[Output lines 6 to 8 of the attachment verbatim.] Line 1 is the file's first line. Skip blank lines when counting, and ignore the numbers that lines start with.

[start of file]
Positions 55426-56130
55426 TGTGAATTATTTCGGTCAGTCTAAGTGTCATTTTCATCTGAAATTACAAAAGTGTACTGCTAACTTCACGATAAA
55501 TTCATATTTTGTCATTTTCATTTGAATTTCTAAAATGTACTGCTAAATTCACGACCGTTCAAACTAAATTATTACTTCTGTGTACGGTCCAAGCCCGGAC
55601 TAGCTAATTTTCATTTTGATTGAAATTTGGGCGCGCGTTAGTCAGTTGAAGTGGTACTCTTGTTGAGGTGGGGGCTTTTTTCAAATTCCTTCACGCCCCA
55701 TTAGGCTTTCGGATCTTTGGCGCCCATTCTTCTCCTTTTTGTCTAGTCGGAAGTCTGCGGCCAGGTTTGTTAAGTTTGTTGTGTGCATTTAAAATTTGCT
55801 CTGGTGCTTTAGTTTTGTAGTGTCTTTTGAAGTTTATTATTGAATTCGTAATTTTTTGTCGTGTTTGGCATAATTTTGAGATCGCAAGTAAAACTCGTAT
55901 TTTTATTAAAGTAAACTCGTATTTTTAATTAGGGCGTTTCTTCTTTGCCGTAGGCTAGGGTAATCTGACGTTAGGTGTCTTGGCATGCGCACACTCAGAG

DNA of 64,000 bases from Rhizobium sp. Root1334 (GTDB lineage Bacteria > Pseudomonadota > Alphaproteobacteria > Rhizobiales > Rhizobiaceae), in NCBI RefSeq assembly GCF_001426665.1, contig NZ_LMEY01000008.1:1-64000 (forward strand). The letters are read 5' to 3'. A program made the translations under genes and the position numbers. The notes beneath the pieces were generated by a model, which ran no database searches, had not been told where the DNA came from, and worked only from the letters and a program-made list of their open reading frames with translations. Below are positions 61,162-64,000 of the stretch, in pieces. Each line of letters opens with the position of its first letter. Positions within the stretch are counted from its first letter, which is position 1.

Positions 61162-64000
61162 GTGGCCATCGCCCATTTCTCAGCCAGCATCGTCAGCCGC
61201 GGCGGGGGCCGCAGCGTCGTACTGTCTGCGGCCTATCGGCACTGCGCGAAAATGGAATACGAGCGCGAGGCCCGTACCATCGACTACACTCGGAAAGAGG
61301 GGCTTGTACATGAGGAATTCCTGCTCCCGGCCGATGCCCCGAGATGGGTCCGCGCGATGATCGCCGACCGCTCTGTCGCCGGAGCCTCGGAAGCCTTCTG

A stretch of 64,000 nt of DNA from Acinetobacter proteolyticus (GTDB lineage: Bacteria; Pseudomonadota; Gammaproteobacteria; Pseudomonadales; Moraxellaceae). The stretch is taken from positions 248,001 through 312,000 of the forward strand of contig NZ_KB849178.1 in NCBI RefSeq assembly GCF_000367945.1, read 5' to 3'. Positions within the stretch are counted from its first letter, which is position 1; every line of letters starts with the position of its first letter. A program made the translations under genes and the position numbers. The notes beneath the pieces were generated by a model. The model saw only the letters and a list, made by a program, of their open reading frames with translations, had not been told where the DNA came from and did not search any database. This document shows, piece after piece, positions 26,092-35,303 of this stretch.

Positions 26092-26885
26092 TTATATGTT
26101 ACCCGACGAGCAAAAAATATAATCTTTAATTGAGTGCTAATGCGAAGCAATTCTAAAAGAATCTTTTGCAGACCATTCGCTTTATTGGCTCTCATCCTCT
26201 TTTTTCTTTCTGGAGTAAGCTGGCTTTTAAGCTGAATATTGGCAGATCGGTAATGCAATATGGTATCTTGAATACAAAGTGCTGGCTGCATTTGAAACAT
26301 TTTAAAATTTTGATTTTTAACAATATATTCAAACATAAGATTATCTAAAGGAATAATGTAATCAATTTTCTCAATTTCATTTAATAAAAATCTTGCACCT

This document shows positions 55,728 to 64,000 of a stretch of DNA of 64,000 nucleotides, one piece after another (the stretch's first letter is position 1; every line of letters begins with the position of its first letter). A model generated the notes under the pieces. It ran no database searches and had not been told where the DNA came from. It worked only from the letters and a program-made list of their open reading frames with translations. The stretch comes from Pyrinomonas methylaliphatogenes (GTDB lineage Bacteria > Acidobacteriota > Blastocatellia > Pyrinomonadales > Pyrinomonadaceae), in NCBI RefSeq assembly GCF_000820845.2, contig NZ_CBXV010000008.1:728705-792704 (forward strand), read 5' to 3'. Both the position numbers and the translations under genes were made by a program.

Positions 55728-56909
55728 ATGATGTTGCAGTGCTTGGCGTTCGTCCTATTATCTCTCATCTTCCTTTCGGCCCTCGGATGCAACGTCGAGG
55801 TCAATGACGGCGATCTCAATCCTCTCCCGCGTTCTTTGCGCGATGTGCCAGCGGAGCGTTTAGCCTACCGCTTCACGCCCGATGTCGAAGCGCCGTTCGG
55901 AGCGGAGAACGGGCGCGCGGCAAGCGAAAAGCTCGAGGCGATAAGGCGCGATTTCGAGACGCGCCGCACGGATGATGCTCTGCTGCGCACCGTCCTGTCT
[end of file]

55801 CTGGTGCTTTAGTTTTGTAGTGTCTTTTGAAGTTTATTATTGAATTCGTAATTTTTTGTCGTGTTTGGCATAATTTTGAGATCGCAAGTAAAACTCGTAT
55901 TTTTATTAAAGTAAACTCGTATTTTTAATTAGGGCGTTTCTTCTTTGCCGTAGGCTAGGGTAATCTGACGTTAGGTGTCTTGGCATGCGCACACTCAGAG

DNA of 64,000 bases from Rhizobium sp. Root1334 (GTDB lineage Bacteria > Pseudomonadota > Alphaproteobacteria > Rhizobiales > Rhizobiaceae), in NCBI RefSeq assembly GCF_001426665.1, contig NZ_LMEY01000008.1:1-64000 (forward strand). The letters are read 5' to 3'. A program made the translations under genes and the position numbers. The notes beneath the pieces were generated by a model, which ran no database searches, had not been told where the DNA came from, and worked only from the letters and a program-made list of their open reading frames with translations. Below are positions 61,162-64,000 of the stretch, in pieces. Each line of letters opens with the position of its first letter. Positions within the stretch are counted from its first letter, which is position 1.